PLANNING PERMISSION HAS been granted for a major expansion at Liffey Valley Shopping Centre – but the local council has rejected proposals for additional parking at the site.
South Dublin County Council green-lighted plans for additional retail space and an ice rink, but took issue with the construction of a multi-storey car park and denied permission to build the 1,800-space facility.
The application was submitted in February by real estate investment firm Hines Ireland.
“It is clear that the local authority has supported the overall scheme,” Hines senior managing director Brian Moran said in a statement.
“But we note that at this stage it still has reservations about aspects of the parking adjacent to the ice arena.”
He said Hines will review the reasons for the omission and find a solution as soon as it can.
The expansion at Liffey Valley will feature an additional 7,000 sq m of retail space, 3,774 sq m of restaurant space, a refurbished 14-screen cinema and an Olympic-sized indoor ice arena that can hold 2,500 spectators for skating competitions, ice hockey matches and other entertainment events.
The new development, dubbed the Western End, is due to be completed by the end of this year.
Vibrant Partnerships, which manages the London 2012 Olympic Games venues, is acting as consultants on the layout of the ice rink, while US architects RTKL has been chosen to design the expanded centre.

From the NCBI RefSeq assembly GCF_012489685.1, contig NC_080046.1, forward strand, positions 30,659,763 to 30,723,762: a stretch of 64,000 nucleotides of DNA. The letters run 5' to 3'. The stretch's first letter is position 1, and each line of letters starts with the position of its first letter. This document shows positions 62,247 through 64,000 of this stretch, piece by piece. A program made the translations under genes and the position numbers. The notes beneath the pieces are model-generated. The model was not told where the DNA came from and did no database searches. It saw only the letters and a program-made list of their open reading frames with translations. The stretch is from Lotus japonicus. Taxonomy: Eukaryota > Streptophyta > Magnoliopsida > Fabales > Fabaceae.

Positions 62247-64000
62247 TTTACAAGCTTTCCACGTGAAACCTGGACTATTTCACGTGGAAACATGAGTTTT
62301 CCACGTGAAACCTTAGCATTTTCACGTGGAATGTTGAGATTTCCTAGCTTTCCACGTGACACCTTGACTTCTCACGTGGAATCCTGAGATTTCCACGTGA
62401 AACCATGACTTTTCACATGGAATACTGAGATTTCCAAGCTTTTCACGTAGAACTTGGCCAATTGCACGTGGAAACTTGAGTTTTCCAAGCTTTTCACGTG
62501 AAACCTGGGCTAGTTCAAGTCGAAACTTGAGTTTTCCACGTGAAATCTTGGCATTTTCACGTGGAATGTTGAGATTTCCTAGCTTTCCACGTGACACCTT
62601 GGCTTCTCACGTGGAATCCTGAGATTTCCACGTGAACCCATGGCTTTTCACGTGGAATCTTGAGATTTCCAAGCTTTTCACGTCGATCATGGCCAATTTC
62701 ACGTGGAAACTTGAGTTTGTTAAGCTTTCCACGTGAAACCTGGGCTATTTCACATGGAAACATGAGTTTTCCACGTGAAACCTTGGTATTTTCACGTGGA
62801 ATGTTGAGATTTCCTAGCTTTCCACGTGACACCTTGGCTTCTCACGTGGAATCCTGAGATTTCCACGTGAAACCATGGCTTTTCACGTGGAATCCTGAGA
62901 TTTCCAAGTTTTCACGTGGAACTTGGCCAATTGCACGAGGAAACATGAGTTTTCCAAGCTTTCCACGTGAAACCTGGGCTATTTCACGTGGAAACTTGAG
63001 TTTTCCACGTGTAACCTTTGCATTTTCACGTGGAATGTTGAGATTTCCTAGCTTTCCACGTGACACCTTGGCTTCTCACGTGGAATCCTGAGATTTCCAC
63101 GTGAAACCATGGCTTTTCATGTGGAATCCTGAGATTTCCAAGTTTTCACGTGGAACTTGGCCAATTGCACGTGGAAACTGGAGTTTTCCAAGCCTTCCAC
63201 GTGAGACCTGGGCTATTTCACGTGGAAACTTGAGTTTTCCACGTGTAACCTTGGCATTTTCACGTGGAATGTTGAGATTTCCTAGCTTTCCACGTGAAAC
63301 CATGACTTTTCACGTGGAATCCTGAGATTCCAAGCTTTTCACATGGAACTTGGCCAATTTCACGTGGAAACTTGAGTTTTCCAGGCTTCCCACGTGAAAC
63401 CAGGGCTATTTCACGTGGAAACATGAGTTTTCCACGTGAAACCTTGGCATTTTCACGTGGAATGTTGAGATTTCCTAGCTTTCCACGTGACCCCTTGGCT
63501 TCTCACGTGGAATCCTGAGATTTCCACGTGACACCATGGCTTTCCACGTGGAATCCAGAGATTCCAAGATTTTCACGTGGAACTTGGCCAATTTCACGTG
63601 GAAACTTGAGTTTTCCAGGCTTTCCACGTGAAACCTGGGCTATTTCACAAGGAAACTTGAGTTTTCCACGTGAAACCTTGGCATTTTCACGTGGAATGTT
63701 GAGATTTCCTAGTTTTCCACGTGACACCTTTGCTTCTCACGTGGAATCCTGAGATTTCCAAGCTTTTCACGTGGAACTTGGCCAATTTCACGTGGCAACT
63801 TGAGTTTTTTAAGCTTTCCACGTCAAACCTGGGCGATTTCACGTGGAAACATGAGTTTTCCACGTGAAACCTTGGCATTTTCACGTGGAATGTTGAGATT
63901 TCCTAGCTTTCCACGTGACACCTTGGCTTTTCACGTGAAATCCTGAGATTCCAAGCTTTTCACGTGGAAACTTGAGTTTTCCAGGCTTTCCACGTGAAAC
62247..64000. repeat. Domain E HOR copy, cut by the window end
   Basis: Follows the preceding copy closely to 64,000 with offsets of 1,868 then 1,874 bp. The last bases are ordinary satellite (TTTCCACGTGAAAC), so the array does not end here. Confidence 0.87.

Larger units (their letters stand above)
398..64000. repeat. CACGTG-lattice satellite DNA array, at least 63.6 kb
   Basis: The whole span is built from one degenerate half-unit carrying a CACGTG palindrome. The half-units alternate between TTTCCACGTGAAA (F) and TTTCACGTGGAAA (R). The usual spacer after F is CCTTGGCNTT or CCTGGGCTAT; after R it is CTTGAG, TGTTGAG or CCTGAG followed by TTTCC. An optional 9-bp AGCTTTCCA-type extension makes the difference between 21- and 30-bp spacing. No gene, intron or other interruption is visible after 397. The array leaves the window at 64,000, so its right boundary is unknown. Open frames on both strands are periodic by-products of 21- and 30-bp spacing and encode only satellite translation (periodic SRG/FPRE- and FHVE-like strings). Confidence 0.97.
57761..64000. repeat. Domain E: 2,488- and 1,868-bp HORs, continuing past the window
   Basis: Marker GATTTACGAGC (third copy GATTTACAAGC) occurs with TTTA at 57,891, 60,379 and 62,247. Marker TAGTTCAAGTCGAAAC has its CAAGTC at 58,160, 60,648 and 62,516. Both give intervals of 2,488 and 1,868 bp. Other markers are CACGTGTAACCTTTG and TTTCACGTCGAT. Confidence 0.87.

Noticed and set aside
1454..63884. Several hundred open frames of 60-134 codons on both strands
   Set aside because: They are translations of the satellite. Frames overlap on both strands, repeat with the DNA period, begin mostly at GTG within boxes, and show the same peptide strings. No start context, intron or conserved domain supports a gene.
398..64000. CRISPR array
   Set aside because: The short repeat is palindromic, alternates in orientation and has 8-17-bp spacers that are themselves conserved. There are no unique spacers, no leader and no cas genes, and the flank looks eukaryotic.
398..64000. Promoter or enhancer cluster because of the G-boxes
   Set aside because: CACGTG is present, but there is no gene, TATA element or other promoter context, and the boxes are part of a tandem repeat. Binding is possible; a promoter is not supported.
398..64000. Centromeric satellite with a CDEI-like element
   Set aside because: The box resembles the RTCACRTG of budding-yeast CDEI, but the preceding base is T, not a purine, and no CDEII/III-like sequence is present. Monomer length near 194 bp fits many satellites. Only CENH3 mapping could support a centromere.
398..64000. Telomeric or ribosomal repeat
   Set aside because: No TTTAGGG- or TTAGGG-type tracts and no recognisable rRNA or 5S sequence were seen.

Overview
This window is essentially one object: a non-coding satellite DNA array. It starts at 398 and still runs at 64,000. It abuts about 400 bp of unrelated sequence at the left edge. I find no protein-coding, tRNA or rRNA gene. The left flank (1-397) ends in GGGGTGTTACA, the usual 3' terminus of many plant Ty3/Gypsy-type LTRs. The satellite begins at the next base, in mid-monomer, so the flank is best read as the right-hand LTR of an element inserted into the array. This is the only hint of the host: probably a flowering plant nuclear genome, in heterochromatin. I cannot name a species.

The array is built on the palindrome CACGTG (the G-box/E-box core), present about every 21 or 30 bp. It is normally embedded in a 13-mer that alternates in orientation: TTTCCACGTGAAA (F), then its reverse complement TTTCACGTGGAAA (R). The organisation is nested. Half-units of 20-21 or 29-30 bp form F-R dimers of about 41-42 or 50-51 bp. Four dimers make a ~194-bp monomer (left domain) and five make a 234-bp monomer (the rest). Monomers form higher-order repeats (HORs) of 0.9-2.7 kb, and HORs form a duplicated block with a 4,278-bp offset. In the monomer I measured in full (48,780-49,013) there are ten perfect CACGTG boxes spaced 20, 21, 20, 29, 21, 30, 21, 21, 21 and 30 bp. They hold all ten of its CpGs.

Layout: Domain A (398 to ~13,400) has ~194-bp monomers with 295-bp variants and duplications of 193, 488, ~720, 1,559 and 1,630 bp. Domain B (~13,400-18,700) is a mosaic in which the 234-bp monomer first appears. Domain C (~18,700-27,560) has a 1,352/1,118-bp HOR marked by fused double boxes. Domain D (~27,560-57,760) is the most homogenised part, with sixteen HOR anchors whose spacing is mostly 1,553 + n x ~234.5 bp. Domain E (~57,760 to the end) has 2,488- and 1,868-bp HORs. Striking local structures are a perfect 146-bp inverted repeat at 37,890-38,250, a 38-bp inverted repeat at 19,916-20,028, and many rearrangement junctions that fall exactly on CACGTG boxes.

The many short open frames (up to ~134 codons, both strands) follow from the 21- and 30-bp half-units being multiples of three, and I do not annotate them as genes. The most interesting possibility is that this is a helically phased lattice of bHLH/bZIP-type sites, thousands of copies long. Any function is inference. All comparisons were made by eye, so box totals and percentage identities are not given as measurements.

In March, South Dublin County Council raised concerns about the impact construction would have on traffic, especially on the already congested N4 road near the site. These concerns were echoed by the National Roads Authority (NRA) and Transport Infrastructure Ireland (TII).
At the time, TII said the impact the development would have on traffic on both the N4 and M50 “was not assessed correctly”.
Both the NRA and TII said they were concerned about the proposed car park, mainly because it would be free to use and discourage drivers from using alternative means of transport.
Liffey Valley Shopping Centre is owned by a group of clients from HSBC Private Bank, Grosvenor Britain & Ireland and Hines Ireland.
It opened in 1998 on the controversial site known as Quarryvale, which was the subject of the Mahon planning tribunal.